how did "support of free silver","lack of wealthy backers", "advocating a greater voice in government", and "third-party status" contribute to the end of Populist Party?

Here are some sites that will help you with that question. ( History section)

thanks...but I still do not really understand...

You will be helped specifically about the first two items on your list of reasons why the Populist party ended. Once you understand those reason the others together with the links that you were given should be easier. Many students find this topic to be amongst the most difficult in US History.

The economics behind the free silver movement is not easy to understand. Free silver meant the unlimited coinage of silver which would result in higher prices for farm goods and easier repayment of debts such as farmers mortgages, since there would be a period of monetary inflation.

Hint: The support of free silver meant the support of farmers who were debtors and the silver interests. They faced the opposition of creditors, and the enlarged number of factory workers. With that hint in mind now consider why wealthy people did not back the Populist farmers who wanted inflation and the devaluation of our monetary supply.

well..thanks...but I don't really get the "third-party status" term...

Read carefully.

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The Populist Party was a prominent political party in the late 19th century in the United States. Several factors, including support of free silver, lack of wealthy backers, advocating a greater voice in government, and third-party status, contributed to the party's decline and eventual end. Let's take a closer look at each of these factors and how they played a role:

1. Support of Free Silver: The Populist Party strongly supported the coinage of silver to be used as money alongside gold. They believed that increasing the money supply with silver would help alleviate economic hardships for farmers and promote inflation, benefiting those in debt. However, this position was not widely supported by the general public, nor by powerful financial interests, who favored the gold standard. The lack of broad support for free silver made it difficult for the Populist Party to gain political traction and undermined their ability to achieve their policy goals.

To understand the opposition to free silver, you can explore the economic debates of the era, monetary policy discussions, and the interests of various stakeholders such as bankers, industrialists, and farmers.

2. Lack of Wealthy Backers: The Populist Party heavily depended on the support of farmers, labor unions, and other working-class groups. Unlike major parties like the Democrats and Republicans, the Populists did not have significant backing from wealthy individuals or corporate interests. This lack of financial resources limited the party's ability to finance campaigns, engage in widespread advertising, and effectively compete against major party candidates. Without substantial financial backing, the Populist Party struggled to sustain its operations, reach a broader audience, and remain competitive in elections.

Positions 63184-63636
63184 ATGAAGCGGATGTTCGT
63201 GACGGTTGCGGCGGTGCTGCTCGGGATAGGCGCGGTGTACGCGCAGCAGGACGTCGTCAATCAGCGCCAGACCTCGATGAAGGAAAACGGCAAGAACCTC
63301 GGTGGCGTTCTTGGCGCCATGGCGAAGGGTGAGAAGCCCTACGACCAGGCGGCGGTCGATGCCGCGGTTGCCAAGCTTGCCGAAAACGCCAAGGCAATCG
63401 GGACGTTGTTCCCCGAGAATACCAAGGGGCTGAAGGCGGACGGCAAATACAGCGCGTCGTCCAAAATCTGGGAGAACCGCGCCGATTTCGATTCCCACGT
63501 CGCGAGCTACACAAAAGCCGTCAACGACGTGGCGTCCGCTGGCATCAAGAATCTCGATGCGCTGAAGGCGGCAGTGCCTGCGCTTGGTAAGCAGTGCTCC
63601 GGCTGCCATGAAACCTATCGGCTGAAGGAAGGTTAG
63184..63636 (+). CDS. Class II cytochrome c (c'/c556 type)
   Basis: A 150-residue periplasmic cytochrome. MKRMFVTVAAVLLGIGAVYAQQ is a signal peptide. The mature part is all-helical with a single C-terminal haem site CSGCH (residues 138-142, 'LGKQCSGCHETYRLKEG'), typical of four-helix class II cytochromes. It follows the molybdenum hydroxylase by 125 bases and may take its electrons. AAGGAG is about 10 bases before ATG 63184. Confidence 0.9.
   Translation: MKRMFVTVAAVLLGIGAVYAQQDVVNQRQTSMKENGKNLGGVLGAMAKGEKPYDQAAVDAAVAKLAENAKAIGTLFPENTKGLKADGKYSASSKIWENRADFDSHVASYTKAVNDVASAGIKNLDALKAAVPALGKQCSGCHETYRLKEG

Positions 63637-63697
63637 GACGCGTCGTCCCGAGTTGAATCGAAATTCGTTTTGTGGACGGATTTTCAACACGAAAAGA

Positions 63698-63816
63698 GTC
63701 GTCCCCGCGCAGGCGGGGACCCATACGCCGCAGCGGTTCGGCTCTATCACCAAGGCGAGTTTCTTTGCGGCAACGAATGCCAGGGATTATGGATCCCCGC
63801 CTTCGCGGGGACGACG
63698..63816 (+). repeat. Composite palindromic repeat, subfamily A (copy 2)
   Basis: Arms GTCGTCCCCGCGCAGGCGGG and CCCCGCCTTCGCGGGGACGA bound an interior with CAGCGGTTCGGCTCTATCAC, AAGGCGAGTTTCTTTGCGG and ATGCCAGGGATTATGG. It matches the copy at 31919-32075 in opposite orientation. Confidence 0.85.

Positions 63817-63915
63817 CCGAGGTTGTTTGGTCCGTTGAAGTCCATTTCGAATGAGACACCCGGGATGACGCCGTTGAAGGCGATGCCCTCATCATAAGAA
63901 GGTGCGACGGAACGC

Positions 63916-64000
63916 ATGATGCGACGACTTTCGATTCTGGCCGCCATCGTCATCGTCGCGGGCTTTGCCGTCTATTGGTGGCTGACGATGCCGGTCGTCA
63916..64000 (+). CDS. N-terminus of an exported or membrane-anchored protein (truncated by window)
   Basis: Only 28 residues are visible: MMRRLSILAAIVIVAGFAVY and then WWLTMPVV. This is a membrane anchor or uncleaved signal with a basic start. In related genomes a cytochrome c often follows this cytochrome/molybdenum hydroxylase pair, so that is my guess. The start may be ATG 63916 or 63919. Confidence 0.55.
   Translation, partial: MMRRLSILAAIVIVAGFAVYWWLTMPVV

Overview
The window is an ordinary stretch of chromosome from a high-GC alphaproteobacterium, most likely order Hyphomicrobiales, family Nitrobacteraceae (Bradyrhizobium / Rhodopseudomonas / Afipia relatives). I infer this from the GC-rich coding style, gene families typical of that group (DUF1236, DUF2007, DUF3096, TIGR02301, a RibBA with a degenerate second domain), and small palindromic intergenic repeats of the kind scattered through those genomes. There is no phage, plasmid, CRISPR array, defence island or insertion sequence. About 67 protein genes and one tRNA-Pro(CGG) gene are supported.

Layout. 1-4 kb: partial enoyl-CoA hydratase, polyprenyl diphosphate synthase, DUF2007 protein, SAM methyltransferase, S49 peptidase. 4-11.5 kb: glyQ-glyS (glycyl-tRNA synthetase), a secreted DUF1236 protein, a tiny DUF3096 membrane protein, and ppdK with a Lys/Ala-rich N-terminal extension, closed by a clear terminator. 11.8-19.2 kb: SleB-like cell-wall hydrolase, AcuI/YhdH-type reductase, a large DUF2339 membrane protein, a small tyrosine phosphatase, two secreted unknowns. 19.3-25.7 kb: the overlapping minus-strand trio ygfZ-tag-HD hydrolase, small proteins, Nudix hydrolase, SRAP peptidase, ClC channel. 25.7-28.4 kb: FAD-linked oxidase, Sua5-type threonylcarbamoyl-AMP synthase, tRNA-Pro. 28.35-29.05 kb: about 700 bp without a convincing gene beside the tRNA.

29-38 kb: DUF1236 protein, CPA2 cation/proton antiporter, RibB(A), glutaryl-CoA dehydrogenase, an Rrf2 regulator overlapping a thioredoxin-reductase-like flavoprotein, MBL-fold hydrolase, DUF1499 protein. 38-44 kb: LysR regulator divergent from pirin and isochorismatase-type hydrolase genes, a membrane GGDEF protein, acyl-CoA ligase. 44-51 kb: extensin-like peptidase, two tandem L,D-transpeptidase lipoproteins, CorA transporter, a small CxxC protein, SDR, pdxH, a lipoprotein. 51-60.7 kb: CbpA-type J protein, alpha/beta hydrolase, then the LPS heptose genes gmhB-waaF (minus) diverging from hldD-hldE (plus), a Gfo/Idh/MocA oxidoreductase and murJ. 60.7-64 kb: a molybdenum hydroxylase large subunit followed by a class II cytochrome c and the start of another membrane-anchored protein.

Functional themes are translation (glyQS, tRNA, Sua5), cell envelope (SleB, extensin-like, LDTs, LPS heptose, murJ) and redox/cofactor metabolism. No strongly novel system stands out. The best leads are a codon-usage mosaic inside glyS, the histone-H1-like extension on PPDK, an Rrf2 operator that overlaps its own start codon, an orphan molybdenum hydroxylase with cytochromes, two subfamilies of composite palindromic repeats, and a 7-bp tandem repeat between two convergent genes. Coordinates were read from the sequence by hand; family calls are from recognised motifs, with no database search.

To explore this further, you can study the financial support mechanisms of political parties during that period, campaign financing, and the influence of money in politics.

3. Advocating a Greater Voice in Government: The Populist Party emerged as a response to perceived inequalities and disenfranchisement. They advocated for reforms that would give a greater voice and political power to farmers, workers, and other marginalized groups in society. However, their calls for radical changes to the political and economic system were met with resistance from established elites and mainstream politicians who saw these demands as a threat to their power.

To understand the challenges faced by the Populist Party in advocating for a greater voice in government, you can study the resistance to reform, the response of existing political institutions to populist demands, and the dynamics of power in the political arena.

4. Third-Party Status: The Populist Party operated as a third party, separate from the two major parties, the Democrats and Republicans. While the Populists were able to gain some electoral victories and exert influence at the state and local levels, the two-party system posed significant hurdles. The dominance of the Democrats and Republicans prevented the Populists from establishing a more significant presence on the national stage. It also limited the resources and opportunities available to third-party candidates, making it difficult for them to compete effectively in national elections.

To explore the challenges faced by third parties, you can examine the historical context of the two-party system in the United States, the barriers to third-party success, and the impact of third parties on the political landscape.

By analyzing these factors, we can see how the support of free silver, lack of wealthy backers, advocating a greater voice in government, and third-party status collectively contributed to the decline and ultimate demise of the Populist Party. Understanding the historical and political context surrounding these factors is crucial to gaining a comprehensive understanding of their impact on the party.